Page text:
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Paying attention to often-overlooked elements of operations can guarantee efficiency.

Primary Category: Opinions

Secondary Categories: Independent Insights, Independents, Operations

What gets measured gets done. That’s why a comprehensive strategy for auditing hotels is essential to efficient operations. However, a successful hotel audit goes beyond the financials. A results-driven program will delve deeper, taking stock of several front and back-of-house aspects to ensure an authentic and seamless experience for guests and employees.

The following are five crucial elements that often get overlooked when conducting hotel audits; however, they are essential to thriving operations at any hotel.

1. Culture is king
Company culture plays an integral role in how employees will treat your guests because creating a positive atmosphere starts at the top and trickles down. Unfortunately, this is one area of operations that often gets overlooked during audits, as it is seen as more subjective. Nonetheless, it’s crucial, as a positive company culture directly relates to employee retention. During a walkthrough, observe how your team interacts. How do employees engage with each other? How does management support its line-level team members?

Pay attention to how the hotel’s team celebrates success. Is there clear and concise communication between management and staff? To further support this, consider displaying boards in common employee areas that showcase customer feedback, metrics and internal celebration items.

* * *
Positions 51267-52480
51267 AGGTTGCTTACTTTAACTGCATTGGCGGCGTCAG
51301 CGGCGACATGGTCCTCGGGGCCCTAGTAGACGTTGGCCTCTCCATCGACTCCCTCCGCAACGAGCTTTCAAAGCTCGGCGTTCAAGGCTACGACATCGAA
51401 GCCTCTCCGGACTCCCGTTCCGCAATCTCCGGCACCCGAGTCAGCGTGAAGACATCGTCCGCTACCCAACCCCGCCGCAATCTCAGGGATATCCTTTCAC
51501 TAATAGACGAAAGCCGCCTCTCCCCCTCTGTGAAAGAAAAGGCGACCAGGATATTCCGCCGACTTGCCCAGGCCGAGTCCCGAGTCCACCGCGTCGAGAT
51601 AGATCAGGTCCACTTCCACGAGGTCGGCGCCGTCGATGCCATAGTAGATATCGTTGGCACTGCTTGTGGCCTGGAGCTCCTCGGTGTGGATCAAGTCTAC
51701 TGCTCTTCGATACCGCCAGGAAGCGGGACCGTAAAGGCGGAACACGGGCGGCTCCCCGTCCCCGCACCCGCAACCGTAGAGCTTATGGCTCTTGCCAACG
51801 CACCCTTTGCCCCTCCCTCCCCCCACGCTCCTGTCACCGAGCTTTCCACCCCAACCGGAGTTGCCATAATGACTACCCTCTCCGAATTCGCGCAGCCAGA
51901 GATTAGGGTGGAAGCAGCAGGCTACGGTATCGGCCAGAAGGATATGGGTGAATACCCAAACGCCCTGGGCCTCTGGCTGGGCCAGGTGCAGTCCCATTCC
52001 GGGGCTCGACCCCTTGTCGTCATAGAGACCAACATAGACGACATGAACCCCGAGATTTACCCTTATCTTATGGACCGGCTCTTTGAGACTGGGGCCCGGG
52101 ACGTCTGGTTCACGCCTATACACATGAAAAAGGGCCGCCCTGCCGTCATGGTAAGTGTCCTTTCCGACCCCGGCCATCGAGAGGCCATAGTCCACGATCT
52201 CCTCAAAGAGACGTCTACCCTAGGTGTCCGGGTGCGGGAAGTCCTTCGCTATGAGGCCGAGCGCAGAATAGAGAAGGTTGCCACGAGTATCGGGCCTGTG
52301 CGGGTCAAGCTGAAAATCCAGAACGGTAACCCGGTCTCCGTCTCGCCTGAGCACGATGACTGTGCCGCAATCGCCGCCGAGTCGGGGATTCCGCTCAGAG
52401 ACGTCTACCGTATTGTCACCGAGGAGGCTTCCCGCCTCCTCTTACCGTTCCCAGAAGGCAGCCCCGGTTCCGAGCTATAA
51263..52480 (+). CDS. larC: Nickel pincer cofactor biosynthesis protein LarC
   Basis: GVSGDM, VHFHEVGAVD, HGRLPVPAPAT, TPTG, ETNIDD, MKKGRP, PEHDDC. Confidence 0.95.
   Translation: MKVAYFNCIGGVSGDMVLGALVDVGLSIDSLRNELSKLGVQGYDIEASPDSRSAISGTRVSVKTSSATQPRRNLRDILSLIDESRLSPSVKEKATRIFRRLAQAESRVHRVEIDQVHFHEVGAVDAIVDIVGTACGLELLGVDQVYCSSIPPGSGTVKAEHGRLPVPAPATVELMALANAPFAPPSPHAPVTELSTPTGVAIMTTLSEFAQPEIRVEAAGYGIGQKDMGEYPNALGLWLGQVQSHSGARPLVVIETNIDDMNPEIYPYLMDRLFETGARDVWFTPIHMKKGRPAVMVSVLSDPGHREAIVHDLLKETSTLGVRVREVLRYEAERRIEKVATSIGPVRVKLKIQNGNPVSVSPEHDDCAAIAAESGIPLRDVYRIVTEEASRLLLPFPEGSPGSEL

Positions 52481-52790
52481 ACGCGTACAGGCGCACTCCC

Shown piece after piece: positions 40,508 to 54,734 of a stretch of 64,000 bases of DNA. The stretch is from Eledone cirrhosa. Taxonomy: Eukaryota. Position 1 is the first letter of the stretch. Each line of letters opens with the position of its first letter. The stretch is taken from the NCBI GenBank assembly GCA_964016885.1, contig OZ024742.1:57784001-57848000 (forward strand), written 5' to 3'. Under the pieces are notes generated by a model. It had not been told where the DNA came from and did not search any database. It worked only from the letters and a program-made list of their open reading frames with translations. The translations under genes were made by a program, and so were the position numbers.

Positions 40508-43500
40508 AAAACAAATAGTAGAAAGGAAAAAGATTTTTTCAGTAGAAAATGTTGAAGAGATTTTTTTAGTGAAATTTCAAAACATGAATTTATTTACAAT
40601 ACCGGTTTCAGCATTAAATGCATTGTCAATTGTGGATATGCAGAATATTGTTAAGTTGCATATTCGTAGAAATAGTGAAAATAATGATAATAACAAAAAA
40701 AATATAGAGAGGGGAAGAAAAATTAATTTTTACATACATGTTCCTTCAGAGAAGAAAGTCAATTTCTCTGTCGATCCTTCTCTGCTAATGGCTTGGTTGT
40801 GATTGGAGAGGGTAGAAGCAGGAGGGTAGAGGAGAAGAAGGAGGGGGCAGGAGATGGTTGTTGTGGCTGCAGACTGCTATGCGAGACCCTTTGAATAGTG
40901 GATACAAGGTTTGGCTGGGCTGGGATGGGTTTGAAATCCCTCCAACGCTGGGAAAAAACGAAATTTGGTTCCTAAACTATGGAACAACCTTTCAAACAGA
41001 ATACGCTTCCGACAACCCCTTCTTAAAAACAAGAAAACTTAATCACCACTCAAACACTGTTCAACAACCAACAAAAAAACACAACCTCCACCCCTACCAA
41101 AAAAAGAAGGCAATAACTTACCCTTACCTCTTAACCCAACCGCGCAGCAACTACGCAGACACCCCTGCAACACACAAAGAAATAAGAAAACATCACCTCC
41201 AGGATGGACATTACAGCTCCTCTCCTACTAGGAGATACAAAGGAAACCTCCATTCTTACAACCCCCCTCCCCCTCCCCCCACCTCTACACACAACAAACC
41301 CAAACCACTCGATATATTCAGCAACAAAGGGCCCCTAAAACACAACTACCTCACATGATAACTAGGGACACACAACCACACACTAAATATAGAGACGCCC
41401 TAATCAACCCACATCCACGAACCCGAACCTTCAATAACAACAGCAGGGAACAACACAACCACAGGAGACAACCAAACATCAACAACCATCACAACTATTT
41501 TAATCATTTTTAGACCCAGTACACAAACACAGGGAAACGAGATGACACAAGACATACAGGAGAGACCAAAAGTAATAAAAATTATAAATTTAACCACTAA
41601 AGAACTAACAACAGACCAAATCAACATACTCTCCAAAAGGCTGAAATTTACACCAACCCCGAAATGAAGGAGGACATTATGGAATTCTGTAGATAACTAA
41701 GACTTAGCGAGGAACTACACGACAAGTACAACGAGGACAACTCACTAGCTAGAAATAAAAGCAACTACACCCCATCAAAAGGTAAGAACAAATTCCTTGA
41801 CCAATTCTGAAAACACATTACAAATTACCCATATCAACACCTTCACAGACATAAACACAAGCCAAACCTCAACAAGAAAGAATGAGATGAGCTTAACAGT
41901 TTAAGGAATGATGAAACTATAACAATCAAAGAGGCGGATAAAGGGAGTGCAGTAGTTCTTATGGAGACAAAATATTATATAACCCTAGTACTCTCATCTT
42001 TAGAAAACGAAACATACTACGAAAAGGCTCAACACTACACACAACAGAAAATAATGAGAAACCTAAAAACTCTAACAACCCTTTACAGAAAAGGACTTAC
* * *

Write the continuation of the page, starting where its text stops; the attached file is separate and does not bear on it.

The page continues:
2. It’s all in the experience
What is the customer experience like at your property? Observe as if you are a guest. Are the ways in which employees handle interactions with guests how you would want to be treated as a customer? If not, it’s time to formulate a plan or training programs that can help with changes.

Consider dining at the hotel’s restaurant and make notes about patrons’ experiences. Did you overhear a comment from a diner that is useful feedback? Jot it down. Additionally, as you walk throughout the property, observe how employees engage with guests in places such as elevators and hallways. Is every team member greeting guests as they pass by? If not, they should be.

Go into the audit with a positive attitude and make sure your employees understand that the process is part of a collaborative effort. Instead of viewing the audit like a “one-off” experience, encourage team members to treat it as a regular day, in which they all play key roles in the guest experience. Then, you will be able to find success measuring the items at hand. Of course, you may also work with a third party to assess your hotel, as employees will not be familiar with those faces.

3. Get physical
Examining the physical asset might seem like a no-brainer, but it’s equally important to document everything you discover during a walkthrough to follow up with action items at a later date. Photograph everything that requires attention, and reconcile your notes with these photographs to implement an actionable plan to initiate change.